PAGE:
Today was the second stage of my virtual run across Illinois, going through the tiny town of Marcelline and ending at the intersection of 2450th Ave. and 875th St. (measured from Quincy, the largest city in the county). The route crossed Range Line St., which is a nice trace of geography on the landscape from the township and range system. I get a kick out of the fact that Bear Creek is the water body you can see snaking through this image, and the township is called Ursa.
Here’s the climb out of the Mississippi River Valley. Not exactly a bluff, but there’s definitely a difference in the landscape.
Among the many things I’m missing right now are a) travel and b) road races. I have a hard time keeping up regular running when I don’t have a half marathon I’m aiming for. So, inspired by The Great Virtual Race Across Tennessee, I’m going to run across Illinois this summer. Virtually.
It turns out if you go straight west from where I live, you pretty much hit the westernmost point in the state. And end-to-end, mapped out as a running route, Illinois is about 228 miles wide. Pretty sure I can pull that off between May 1 and August 31. Along the way, I suspect I’ll learn some things about my state!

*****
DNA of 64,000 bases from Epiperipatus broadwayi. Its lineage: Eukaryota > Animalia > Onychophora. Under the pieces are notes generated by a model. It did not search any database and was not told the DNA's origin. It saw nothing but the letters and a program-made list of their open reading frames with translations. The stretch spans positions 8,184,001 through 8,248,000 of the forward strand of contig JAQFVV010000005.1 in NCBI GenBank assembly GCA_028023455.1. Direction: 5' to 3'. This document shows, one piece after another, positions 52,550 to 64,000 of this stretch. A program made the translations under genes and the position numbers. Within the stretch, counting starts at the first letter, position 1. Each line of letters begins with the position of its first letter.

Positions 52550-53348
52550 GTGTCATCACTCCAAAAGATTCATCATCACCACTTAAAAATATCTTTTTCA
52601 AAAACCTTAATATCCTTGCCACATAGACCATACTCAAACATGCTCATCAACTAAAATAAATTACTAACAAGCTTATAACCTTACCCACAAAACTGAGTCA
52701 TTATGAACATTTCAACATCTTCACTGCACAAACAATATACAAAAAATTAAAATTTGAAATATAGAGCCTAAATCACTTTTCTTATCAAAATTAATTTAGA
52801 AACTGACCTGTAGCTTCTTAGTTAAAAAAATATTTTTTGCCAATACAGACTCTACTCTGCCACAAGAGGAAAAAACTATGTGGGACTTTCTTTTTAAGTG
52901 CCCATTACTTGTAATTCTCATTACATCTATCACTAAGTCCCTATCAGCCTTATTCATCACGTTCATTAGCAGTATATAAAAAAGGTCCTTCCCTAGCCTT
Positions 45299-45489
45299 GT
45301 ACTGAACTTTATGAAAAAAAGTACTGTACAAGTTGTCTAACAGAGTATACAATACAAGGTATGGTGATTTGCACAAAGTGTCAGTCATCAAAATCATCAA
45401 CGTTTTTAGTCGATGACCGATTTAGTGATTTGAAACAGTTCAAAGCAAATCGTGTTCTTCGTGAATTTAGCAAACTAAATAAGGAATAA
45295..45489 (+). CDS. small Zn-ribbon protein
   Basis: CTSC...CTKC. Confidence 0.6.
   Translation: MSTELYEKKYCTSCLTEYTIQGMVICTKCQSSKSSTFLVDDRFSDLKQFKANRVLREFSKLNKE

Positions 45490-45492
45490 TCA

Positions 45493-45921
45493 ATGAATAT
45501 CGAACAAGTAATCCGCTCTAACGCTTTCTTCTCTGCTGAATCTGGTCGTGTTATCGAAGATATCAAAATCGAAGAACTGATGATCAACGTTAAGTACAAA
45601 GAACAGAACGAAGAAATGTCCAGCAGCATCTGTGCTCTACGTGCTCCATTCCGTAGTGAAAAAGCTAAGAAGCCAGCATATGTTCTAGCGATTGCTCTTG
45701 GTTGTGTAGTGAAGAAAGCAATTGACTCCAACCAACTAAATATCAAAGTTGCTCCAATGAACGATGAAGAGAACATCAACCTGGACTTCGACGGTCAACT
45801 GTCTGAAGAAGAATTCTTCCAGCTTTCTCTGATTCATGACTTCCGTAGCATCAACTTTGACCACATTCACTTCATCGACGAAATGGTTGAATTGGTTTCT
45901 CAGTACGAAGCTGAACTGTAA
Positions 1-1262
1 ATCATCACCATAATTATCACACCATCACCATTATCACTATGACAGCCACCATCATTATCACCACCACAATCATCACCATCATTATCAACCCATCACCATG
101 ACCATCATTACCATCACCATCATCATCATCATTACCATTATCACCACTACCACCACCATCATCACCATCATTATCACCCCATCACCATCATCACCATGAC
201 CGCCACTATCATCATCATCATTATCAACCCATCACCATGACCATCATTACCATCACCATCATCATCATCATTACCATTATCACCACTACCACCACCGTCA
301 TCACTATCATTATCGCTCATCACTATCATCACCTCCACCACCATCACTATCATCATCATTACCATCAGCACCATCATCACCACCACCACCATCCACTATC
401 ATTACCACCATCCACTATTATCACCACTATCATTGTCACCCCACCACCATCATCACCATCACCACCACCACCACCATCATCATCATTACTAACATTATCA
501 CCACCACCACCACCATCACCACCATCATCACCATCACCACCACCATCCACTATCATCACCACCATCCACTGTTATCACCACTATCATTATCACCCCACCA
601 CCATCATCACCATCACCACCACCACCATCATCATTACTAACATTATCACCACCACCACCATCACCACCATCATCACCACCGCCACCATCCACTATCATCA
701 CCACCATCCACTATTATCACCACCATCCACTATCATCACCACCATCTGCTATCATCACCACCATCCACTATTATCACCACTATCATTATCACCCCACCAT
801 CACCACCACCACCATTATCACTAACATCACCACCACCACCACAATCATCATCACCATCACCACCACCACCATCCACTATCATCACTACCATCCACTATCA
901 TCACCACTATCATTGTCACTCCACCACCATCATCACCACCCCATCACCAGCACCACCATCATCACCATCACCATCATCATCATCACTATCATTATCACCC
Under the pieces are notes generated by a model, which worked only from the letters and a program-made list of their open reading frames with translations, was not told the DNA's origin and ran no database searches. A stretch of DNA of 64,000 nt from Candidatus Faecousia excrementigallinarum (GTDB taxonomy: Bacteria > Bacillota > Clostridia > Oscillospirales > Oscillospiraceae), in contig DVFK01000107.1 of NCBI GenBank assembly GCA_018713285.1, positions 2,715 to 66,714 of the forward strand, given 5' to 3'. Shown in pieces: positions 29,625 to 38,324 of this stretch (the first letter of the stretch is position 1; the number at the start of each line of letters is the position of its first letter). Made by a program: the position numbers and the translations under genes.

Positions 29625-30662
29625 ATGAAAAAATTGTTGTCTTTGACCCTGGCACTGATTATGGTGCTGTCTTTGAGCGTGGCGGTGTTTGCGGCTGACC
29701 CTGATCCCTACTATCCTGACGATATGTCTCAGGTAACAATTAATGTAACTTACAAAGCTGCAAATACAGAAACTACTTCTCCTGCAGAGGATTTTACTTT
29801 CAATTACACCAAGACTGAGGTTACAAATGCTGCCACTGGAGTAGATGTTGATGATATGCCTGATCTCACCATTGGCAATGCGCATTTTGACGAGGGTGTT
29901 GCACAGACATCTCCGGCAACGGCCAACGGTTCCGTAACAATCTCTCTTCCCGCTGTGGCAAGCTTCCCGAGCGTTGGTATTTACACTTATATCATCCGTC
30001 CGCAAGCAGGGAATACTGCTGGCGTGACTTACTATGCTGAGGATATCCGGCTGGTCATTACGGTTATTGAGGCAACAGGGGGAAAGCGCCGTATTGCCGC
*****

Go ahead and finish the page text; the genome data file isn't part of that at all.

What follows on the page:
Stage 1: 6.51 miles (May 3)
The journey begins in Adams County (first in alphabetical order, how about that?) and the little town of Meyer. According to Wikipedia, Meyer currently has 9 residents. The rest have left over the years due to major flooding from the Mississippi River, the most recent being just last year. The aerial above shows traces of that flooding on the flat-as-a-table land to the east of the river. StreetView from August 2019 shows that some houses in Meyer have been raised up Gulf Coast-style in anticipation of future flooding:
Meyer used to have a ferry connecting it to the much larger town of Canton, MO, but it ended service in 2014 when the repairs to the ferryboat were too much for the grain co-op that ran it. I can’t imagine taking a little two-car ferry across the Mississippi, but it’s a hundred-mile drive otherwise.
Today’s stage basically ends at the edge of the floodplain, so the next several stages will have something I’m not used to in Illinois: hills!